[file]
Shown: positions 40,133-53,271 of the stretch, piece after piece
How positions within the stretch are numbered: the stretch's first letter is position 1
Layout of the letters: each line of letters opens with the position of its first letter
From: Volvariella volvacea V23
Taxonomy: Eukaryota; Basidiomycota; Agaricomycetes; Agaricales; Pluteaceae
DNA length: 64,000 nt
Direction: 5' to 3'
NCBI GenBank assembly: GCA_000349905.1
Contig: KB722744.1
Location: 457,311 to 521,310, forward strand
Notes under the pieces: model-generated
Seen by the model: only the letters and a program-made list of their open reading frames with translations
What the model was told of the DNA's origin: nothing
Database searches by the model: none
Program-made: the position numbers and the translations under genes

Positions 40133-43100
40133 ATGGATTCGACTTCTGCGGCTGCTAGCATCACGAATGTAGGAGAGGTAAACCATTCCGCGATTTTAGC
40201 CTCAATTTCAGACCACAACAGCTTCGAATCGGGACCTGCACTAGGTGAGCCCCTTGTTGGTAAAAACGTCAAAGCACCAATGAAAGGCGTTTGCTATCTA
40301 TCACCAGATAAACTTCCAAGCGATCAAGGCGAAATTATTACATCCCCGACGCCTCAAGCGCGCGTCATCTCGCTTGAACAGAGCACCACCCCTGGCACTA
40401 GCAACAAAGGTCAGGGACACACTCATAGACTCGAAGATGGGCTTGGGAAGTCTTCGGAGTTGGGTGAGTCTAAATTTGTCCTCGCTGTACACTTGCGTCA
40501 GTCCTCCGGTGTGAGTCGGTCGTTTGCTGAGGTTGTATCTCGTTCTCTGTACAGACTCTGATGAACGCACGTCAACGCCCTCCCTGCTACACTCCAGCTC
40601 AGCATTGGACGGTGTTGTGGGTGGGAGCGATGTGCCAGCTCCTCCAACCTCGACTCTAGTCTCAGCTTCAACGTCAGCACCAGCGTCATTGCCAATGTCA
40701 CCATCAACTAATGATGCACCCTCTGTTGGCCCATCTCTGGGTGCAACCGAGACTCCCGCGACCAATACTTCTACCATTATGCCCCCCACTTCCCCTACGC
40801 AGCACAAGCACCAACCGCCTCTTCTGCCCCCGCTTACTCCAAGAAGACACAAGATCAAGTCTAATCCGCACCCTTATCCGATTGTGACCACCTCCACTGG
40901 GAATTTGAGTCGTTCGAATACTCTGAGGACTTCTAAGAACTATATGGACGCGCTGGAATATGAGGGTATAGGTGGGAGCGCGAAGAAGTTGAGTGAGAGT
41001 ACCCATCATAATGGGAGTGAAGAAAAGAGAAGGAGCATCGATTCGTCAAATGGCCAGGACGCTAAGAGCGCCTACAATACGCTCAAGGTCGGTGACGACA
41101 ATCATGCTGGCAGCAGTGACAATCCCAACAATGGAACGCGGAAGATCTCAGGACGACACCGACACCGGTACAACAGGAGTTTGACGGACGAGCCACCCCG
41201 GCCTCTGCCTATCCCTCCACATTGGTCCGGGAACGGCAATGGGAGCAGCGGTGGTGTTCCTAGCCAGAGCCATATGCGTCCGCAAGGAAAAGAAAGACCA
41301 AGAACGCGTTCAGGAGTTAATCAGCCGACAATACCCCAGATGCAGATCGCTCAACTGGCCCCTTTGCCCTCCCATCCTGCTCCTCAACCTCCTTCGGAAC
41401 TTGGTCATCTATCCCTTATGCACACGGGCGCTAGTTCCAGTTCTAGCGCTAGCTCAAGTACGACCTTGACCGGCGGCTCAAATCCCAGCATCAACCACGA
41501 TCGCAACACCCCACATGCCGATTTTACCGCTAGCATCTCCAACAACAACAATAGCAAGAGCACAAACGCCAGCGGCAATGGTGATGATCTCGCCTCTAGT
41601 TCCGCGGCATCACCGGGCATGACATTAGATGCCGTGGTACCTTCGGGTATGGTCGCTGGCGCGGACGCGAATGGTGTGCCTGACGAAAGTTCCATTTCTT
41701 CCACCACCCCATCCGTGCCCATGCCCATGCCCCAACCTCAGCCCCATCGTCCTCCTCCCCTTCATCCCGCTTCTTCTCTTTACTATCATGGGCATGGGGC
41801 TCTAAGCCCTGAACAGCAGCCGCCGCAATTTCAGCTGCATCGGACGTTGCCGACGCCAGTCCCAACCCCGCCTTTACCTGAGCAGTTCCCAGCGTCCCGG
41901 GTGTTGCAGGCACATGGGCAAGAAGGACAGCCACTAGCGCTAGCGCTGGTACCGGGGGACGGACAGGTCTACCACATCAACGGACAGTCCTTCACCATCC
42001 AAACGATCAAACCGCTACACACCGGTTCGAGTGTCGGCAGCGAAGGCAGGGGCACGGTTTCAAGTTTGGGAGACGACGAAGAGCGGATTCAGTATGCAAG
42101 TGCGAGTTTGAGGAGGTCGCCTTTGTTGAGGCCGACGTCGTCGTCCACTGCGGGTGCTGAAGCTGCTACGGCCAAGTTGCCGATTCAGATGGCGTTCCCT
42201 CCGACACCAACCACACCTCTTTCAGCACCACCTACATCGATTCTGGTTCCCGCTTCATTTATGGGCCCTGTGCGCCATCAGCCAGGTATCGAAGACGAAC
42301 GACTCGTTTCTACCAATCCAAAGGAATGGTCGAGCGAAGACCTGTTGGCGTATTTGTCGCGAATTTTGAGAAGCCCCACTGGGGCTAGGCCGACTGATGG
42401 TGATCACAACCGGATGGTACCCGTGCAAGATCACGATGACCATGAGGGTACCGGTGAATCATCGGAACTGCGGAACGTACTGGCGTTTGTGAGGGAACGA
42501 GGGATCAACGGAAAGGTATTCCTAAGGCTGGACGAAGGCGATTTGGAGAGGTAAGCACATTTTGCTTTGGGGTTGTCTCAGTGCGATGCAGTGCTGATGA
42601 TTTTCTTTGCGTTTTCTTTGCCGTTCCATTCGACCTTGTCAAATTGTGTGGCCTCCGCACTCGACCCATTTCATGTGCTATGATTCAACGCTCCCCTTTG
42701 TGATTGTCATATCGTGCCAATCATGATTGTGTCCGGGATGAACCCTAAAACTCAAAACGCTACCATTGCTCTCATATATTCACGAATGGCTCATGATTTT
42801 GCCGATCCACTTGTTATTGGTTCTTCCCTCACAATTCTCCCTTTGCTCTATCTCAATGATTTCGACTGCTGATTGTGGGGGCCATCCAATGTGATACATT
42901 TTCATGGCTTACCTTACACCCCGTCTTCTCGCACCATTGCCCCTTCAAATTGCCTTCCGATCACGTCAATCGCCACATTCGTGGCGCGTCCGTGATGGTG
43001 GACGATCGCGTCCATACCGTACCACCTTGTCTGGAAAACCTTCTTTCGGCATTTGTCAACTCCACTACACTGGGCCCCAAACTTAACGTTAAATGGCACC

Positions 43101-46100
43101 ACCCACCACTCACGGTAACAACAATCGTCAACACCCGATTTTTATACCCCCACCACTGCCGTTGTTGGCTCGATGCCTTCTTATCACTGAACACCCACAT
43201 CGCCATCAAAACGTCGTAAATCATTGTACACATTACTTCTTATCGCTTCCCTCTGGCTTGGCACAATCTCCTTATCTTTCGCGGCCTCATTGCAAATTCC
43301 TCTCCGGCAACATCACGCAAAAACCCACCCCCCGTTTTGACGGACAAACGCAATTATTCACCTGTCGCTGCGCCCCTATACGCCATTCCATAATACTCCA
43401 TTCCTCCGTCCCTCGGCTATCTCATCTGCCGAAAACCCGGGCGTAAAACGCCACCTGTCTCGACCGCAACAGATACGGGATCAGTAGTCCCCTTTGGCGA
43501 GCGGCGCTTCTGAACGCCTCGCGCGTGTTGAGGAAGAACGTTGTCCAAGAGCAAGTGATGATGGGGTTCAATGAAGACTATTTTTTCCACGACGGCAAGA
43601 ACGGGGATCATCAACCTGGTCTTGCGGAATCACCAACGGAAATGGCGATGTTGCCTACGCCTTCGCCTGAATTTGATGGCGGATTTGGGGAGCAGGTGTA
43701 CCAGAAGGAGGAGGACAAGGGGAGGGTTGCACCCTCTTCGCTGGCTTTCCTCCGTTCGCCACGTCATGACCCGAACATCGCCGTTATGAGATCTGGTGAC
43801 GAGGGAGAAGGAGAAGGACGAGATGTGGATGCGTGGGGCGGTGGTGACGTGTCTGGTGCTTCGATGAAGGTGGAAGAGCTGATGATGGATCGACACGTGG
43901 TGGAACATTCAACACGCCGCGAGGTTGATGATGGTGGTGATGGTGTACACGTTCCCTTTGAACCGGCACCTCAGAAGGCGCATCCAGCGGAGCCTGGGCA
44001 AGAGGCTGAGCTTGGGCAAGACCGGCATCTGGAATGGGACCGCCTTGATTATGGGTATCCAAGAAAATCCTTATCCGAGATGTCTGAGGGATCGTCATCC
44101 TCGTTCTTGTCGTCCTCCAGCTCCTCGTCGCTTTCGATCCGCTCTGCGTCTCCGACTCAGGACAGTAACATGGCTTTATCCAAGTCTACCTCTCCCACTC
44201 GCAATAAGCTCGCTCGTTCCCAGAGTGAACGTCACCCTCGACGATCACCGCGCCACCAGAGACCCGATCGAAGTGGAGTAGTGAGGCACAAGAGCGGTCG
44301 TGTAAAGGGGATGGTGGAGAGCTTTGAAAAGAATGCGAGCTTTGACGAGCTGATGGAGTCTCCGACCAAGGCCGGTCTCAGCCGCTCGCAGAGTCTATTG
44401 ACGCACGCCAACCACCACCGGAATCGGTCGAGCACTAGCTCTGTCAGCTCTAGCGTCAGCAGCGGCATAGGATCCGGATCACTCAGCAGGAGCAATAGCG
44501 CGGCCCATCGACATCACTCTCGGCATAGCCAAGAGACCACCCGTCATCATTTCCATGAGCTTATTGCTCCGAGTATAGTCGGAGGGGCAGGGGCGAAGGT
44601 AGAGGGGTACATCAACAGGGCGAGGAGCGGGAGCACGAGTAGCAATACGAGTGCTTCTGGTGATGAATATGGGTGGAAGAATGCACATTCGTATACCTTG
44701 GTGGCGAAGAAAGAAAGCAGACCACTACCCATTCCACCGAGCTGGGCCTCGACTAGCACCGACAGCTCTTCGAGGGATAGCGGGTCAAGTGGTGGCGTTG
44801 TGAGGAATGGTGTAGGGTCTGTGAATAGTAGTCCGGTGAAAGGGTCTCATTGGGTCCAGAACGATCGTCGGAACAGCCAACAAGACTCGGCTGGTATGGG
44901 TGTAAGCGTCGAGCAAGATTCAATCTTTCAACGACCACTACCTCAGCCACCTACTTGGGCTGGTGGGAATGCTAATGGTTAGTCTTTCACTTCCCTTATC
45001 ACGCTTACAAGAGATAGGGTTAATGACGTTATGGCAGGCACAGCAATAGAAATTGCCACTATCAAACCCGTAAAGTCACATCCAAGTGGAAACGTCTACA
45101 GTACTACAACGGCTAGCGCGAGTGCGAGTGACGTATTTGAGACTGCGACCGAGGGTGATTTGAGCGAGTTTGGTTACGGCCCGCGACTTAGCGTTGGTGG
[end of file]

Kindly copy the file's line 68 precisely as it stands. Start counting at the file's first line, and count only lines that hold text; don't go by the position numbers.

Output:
45101 GTACTACAACGGCTAGCGCGAGTGCGAGTGACGTATTTGAGACTGCGACCGAGGGTGATTTGAGCGAGTTTGGTTACGGCCCGCGACTTAGCGTTGGTGG